When contacted about why Tellabs doesn’t unwind this transaction and divest the Cisco stock, the answer was akin to: “Well, we inherited this from our Uncle Alfred. It isn’t hurting anybody. And hey, we’ll have to pay taxes on any sale!”
In other words, just leave it (and us) alone.
The Cisco stake has been floating around on Tellabs’ balance sheet since 2004. The company continues to pay fees to maintain this byzantine arrangement. And for what? You can just see the collective shoulder shrug at TLAB headquarters!
And how about all that cash?
Well, to listen to the company, its customers have asked that it maintain a certain level of cash to ensure its viability. Seriously? Well, how much cash is enough? Clearly the current balance is more than sufficient. The idea that nobody will do business with poor Tellabs unless it holds 60% of its market capitalization in cash is patently absurd. Frankly, this sounds like a concocted excuse to justify holding all that excess cash forever.
One has to believe that customers have bigger concerns than Tellabs’ cash balance. And if viability is the issue, isn’t being cash flow-positive and debt-free enough? Either way, a boost in market value might help the way Tellabs is perceived more than the balance sheet -- because most investors seem to be oblivious to it. The focus is squarely on TLAB’s operational missteps and its very obvious inferiority complex.
For this reason, the cash looks more like a crutch for management than a weapon for survival. If there ever was a company that could benefit from an intervention, this is it.
Is anybody being well served by Tellabs (or its cash) these days? It’s a glorified savings account. And its management team seems positively paralyzed, a bit like an opossum playing dead, hoping a predator will just walk on by.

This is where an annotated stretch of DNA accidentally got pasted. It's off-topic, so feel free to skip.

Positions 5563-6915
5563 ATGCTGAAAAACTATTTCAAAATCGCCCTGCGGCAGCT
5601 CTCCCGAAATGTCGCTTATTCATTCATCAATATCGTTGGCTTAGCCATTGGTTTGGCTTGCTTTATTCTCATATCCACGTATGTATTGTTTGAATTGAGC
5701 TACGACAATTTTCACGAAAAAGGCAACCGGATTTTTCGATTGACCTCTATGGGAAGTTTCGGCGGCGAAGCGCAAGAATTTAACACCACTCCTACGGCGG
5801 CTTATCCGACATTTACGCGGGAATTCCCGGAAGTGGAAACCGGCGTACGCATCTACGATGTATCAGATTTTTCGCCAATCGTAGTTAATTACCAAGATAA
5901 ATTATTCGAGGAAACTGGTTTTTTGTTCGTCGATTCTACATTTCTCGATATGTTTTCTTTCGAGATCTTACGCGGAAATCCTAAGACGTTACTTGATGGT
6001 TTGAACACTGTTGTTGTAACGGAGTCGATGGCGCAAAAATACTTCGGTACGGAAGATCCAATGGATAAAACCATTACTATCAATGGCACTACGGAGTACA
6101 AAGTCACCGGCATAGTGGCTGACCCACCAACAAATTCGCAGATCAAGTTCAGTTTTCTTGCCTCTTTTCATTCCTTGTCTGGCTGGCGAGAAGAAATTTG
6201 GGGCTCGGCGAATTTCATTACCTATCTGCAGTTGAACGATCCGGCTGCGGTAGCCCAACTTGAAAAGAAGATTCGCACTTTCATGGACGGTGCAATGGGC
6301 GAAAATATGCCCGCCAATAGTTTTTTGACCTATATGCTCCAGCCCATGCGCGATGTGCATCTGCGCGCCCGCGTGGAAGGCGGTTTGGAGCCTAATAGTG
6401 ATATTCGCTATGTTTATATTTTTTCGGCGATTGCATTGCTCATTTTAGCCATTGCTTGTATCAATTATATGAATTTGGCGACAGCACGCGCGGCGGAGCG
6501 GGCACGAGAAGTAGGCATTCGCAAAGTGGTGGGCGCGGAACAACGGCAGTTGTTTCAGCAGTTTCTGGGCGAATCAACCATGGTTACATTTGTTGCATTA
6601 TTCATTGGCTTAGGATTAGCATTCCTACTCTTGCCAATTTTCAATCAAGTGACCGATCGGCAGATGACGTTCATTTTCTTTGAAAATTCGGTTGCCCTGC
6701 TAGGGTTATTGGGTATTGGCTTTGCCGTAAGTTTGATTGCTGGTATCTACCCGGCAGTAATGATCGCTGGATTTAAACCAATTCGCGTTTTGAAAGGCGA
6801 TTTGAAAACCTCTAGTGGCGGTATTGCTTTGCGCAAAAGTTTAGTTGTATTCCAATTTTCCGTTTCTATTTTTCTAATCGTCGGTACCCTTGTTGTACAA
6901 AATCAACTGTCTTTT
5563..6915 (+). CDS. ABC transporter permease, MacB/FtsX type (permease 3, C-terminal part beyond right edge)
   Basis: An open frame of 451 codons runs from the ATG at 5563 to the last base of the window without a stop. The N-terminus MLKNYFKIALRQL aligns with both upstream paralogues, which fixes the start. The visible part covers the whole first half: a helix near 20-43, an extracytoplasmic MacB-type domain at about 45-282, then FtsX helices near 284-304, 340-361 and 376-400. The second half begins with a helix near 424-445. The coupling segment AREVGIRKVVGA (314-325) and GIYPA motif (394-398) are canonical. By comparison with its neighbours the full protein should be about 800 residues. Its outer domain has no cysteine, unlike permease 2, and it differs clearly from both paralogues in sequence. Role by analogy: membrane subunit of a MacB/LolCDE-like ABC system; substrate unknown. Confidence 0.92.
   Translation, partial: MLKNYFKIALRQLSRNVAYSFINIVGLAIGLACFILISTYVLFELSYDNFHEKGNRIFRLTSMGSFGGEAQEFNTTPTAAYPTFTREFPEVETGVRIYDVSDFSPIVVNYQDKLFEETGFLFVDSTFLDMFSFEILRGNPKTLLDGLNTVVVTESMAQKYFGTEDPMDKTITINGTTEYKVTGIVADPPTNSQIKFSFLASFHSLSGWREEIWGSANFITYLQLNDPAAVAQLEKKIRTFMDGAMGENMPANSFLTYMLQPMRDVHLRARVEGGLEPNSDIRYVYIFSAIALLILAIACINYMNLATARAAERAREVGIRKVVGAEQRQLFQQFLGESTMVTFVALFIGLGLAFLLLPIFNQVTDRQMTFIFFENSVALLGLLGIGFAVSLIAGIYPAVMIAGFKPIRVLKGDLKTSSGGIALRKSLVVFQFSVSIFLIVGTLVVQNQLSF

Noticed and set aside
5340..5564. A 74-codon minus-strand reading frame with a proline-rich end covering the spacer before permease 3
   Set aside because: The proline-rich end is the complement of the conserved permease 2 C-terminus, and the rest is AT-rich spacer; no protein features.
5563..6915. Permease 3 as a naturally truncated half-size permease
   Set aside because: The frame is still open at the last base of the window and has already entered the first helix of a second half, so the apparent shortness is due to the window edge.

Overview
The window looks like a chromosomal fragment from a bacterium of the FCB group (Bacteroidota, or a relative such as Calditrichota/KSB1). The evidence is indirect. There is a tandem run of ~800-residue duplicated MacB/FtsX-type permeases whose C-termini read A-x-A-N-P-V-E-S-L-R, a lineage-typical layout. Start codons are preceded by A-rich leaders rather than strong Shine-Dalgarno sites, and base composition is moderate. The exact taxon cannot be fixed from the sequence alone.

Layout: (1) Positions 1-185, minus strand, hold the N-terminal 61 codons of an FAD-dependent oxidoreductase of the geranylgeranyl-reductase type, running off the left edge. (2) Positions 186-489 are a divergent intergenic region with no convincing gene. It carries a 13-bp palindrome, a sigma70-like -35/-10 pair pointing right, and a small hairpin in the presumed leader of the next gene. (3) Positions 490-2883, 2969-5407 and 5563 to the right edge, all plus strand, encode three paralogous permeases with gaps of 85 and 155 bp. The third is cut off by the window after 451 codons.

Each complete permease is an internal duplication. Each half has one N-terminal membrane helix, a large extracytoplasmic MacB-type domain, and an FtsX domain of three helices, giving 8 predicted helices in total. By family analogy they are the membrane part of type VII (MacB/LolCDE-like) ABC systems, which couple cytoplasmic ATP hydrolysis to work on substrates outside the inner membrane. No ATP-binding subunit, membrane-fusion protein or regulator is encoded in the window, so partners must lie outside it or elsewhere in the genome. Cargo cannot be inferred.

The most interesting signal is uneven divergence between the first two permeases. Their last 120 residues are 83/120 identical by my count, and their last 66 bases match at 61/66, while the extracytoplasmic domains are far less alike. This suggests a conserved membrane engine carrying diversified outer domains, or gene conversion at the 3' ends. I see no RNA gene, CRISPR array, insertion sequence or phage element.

The opossum analogy works in many ways, but I’ll resist the urge to carry it too far. Suffice it to say that many opossums are killed every year while scavenging for food. Most are run over by fast moving vehicles.
Ironically, the company’s laissez faire attitude and abundance of caution when it comes to its capital structure may be leading up to a “roadkill” moment for TLAB. All while management believes it is forestalling this eventuality.
It is long overdue for Tellabs’ managers to throw off their expensive cash security blanket and start being proactive. What has been done in the name of prudence seems to have hastened the decline (or the appearance of it). Is it any wonder that TLAB shares have fallen by nearly two thirds in five years, despite buybacks and dividends?
It is obvious that Tellabs has considerable economic weight that is not reflected in the current market value. I can only hope management uses the tools at its disposal to illustrate this. Exclusive of anything operational, this would include something as minor as a special dividend (see Hot Topic (HOTT)) or as major as a total recapitalization (see Warner Chilcott (WCRX)). It would also mean the elimination of the Cisco holding and the debt arrangement surrounding it. The incremental tax consequences would be minor relative to the benefits (economic and otherwise).
Undoubtedly, few potential shareholders know the cash and securities even exist. So any announcements along these lines would see throngs of investors coming to take a first (or second) look at Tellabs.
And the prospect of some additional incremental taxes probably isn’t high on the worry list for current TLAB shareholders. One has to wonder how out of touch this management team really is. With the current valuation, this company is priced for certain (if slightly delayed) death.
With some very simple actions on the part of management (and exclusive of any good news on the operating front), there seems to be little reason why TLAB shares could not double in the next year. Perhaps this would be more solace to customers than a mountain of greenbacks?
Nonetheless, it seems management is more interested in considering acquisitions at this point. But, to be fair, aren’t they all? Nonetheless, perhaps Mr. Pullen and his team can hold off until after they demonstrate an ability to run the business they already own and to allocate the capital they already control. Or at least they should wait until assets under the Tellabs umbrella don’t get an automatic 50% haircut. Closing this value gap should be Job #1. And this (almost by definition) will involve digging out from under a mountain of cash.
If management isn’t willing, the investor community should force the issue.
Tellabs has played possum long enough!